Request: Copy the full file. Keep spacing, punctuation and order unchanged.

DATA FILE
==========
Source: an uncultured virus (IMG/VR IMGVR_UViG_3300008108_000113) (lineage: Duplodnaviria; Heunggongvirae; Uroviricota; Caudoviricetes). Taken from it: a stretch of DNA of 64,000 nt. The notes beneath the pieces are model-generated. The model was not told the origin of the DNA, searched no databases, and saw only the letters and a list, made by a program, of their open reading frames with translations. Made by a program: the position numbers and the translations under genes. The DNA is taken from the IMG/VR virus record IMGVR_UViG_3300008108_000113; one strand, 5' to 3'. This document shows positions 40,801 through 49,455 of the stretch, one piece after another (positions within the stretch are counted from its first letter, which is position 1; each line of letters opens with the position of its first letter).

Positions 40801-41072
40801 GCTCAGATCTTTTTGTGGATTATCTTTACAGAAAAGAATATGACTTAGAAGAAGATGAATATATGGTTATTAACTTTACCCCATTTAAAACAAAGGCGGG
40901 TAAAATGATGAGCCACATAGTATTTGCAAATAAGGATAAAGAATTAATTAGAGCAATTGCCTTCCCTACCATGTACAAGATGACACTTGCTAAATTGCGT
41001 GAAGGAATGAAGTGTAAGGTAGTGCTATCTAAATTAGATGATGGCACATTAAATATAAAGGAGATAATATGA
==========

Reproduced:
Source: an uncultured virus (IMG/VR IMGVR_UViG_3300008108_000113) (lineage: Duplodnaviria; Heunggongvirae; Uroviricota; Caudoviricetes). Taken from it: a stretch of DNA of 64,000 nt. The notes beneath the pieces are model-generated. The model was not told the origin of the DNA, searched no databases, and saw only the letters and a list, made by a program, of their open reading frames with translations. Made by a program: the position numbers and the translations under genes. The DNA is taken from the IMG/VR virus record IMGVR_UViG_3300008108_000113; one strand, 5' to 3'. This document shows positions 40,801 through 49,455 of the stretch, one piece after another (positions within the stretch are counted from its first letter, which is position 1; each line of letters opens with the position of its first letter).

Positions 40801-41072
40801 GCTCAGATCTTTTTGTGGATTATCTTTACAGAAAAGAATATGACTTAGAAGAAGATGAATATATGGTTATTAACTTTACCCCATTTAAAACAAAGGCGGG
40901 TAAAATGATGAGCCACATAGTATTTGCAAATAAGGATAAAGAATTAATTAGAGCAATTGCCTTCCCTACCATGTACAAGATGACACTTGCTAAATTGCGT
41001 GAAGGAATGAAGTGTAAGGTAGTGCTATCTAAATTAGATGATGGCACATTAAATATAAAGGAGATAATATGA